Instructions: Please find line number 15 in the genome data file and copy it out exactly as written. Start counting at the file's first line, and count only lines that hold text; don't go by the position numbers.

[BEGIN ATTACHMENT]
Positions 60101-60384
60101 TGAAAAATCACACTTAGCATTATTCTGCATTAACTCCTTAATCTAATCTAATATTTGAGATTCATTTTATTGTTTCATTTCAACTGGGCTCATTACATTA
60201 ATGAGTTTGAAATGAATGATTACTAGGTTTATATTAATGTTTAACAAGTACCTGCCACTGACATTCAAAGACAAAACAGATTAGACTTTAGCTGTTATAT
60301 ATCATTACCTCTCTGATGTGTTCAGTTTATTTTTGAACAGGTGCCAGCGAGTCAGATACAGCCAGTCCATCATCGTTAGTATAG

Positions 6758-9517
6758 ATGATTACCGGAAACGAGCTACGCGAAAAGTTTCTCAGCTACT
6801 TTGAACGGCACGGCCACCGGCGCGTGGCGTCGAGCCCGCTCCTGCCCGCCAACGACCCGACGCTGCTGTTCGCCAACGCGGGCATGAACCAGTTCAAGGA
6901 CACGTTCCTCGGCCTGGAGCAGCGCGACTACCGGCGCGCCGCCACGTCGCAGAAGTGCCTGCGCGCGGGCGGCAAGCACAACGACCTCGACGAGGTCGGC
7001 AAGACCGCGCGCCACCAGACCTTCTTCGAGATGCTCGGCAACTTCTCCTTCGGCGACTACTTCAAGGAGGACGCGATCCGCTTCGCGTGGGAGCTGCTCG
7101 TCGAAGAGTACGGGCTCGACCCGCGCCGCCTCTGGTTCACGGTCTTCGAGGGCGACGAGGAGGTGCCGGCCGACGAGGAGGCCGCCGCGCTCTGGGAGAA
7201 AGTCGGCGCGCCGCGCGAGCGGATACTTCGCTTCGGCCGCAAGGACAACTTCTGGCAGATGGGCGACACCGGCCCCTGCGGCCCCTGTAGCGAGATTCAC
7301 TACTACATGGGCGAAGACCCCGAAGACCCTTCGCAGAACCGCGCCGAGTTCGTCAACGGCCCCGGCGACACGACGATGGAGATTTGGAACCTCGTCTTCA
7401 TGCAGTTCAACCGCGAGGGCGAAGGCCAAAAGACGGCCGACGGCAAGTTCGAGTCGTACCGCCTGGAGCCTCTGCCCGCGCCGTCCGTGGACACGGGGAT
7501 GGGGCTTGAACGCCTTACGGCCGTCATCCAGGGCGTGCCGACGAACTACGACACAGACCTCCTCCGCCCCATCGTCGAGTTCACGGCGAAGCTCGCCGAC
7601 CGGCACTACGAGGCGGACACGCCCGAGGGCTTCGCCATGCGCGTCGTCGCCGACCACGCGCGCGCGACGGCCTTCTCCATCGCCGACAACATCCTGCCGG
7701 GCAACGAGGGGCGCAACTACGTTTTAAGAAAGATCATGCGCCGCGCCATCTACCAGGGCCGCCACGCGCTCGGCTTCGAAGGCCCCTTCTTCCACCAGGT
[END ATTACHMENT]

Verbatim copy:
7601 CGGCACTACGAGGCGGACACGCCCGAGGGCTTCGCCATGCGCGTCGTCGCCGACCACGCGCGCGCGACGGCCTTCTCCATCGCCGACAACATCCTGCCGG